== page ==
Who Should Be Screened for Lung Cancer?

Doctor and senior patient pointing on computerMany people who have smoked tobacco for an extended period of time often wonder if they should get screened for lung cancer. According to the American Cancer Society, if you fall under the category of a “high-risk patient,” it is recommended that you speak to your doctor about receiving lung cancer screening.

Patients who are at a high risk of developing lung cancer are defined as those who:

One of the greatest benefits of screening is it can allow doctors to detect cancer in its early stages, when it is easier to treat and the chance for a cure is greater. In a study published by the New England Journal of Medicine, “screening with low-dose computed tomography (CT) resulted in a 20% reduction in lung-cancer mortality,” in high-risk patients (http://www.nejm.org/doi/full/10.1056/NEJMoa1301851)

The most recommended and effective tool utilized for lung cancer screening is low-dose computed tomography or low-dose CT scan. It is currently recognized as the only tool that is effective in reducing the risk of lung cancer-related deaths in high-risk patient populations. While effective, there are complications that could result from repeated screenings such as receiving false positive results.

In addition to receiving screenings one of the best things you can do for your lungs’ health as a smoker is to quit smoking.  It is never too late to quit.

If you believe you are a candidate for lung cancer screening, it is important to speak with your doctor about all the risks and benefits. To learn more about lung cancer, please visit www.medisyscares.org or https://www.cancer.org/cancer/lung-cancer.html.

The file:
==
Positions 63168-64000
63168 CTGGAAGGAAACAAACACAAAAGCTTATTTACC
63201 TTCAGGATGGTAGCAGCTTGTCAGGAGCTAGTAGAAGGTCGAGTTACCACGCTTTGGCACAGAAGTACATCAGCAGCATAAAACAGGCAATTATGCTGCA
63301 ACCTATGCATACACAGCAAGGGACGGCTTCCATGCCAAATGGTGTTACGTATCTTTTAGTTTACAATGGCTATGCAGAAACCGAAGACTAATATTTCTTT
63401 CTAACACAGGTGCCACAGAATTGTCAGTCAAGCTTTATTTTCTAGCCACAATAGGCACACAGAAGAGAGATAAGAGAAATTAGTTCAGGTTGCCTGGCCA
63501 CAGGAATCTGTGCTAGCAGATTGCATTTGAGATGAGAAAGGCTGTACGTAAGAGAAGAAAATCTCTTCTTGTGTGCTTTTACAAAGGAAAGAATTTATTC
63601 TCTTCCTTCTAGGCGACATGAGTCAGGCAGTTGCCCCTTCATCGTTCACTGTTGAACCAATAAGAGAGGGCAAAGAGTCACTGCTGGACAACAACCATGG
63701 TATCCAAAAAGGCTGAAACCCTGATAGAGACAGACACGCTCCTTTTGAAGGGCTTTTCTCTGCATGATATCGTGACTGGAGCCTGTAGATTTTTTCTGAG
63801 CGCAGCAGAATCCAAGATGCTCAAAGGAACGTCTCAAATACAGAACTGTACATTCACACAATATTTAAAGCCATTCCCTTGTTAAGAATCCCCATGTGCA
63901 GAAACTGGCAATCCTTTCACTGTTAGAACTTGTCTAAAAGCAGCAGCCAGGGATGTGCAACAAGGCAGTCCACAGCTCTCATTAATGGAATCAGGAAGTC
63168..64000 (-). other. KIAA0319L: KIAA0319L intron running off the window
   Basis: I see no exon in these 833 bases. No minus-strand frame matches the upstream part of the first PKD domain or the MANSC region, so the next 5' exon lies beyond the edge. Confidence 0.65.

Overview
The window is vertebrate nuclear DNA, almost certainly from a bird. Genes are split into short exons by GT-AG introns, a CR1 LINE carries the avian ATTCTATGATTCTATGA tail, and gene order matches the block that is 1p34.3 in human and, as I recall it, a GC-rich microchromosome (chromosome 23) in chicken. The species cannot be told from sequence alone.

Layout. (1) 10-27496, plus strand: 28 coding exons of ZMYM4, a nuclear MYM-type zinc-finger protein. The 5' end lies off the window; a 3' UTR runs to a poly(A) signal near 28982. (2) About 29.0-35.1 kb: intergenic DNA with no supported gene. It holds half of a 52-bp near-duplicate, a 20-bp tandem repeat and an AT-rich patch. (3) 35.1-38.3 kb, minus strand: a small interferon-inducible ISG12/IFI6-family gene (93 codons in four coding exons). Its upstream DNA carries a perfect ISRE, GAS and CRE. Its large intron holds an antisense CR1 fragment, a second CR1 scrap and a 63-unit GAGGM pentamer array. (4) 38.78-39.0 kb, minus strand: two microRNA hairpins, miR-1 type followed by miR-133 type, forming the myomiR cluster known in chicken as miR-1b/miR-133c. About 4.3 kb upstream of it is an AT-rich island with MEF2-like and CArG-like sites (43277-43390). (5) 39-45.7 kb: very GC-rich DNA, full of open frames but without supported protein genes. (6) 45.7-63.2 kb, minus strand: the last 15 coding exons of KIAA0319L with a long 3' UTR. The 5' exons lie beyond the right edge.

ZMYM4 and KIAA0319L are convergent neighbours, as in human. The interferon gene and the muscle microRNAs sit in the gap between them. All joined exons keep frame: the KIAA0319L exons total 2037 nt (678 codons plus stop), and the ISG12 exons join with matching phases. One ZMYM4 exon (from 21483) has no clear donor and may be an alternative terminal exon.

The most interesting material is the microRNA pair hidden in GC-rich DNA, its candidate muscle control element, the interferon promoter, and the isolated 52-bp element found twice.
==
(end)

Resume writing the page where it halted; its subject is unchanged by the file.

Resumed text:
All content of this newsletter is intended for general information purposes only and is not intended or implied to be a substitute for professional medical advice, diagnosis or treatment. Please consult a medical professional before adopting any of the suggestions on this page. You must never disregard professional medical advice or delay seeking medical treatment based upon any content of this newsletter. PROMPTLY CONSULT YOUR PHYSICIAN OR CALL 911 IF YOU BELIEVE YOU HAVE A MEDICAL EMERGENCY.

Know That You’ve Quit Smoking –How Do You Resist Temptation?

smoking -462264231Congratulations, you have quit smoking.  You have accomplished a major milestone in your journey to achieving good health.  A challenge you may face after your Quit Day is remaining tobacco free by resisting the temptation to smoke again. Coping with tobacco cravings can be difficult; however, by applying the following tips you can decrease the urge to smoke:

  • Remove yourself from situations that may trigger the urge to smoke
  • Spend free time in environments where smoking is not allowed
  • Reduce alcohol consumption
  • Create or join a support group
  • Think about how harmful tobacco is to your health
  • Think about the health benefits you will gain by remaining smoke free
  • Try nicotine replacements such as gum, patches or prescription medications
  • Do not have just one cigarette to satisfy a craving- one cigarette will make you want more
  • If you miss the feeling of having a cigarette in your mouth try a toothpick, a stick of gum, celery -anything besides a cigarette
  • Exercise
  • Practice relaxation techniques
  • Give yourself credit for each day you are tobacco free
  • Envision being tobacco free long-term

Quitting smoking and remaining smoke free can be difficult and requires a life-long commitment but the benefits to your health are immeasurable.

Flushing Hospital Medical Center offers a Freedom from Smoking Tobacco Cessation Program to help you overcome your addiction to tobacco and enjoy the benefits of better health in a fun and interactive environment. Receive personalized attention as well as the support from group members who are experiencing this journey with you. For more information, please call 718-206-8494.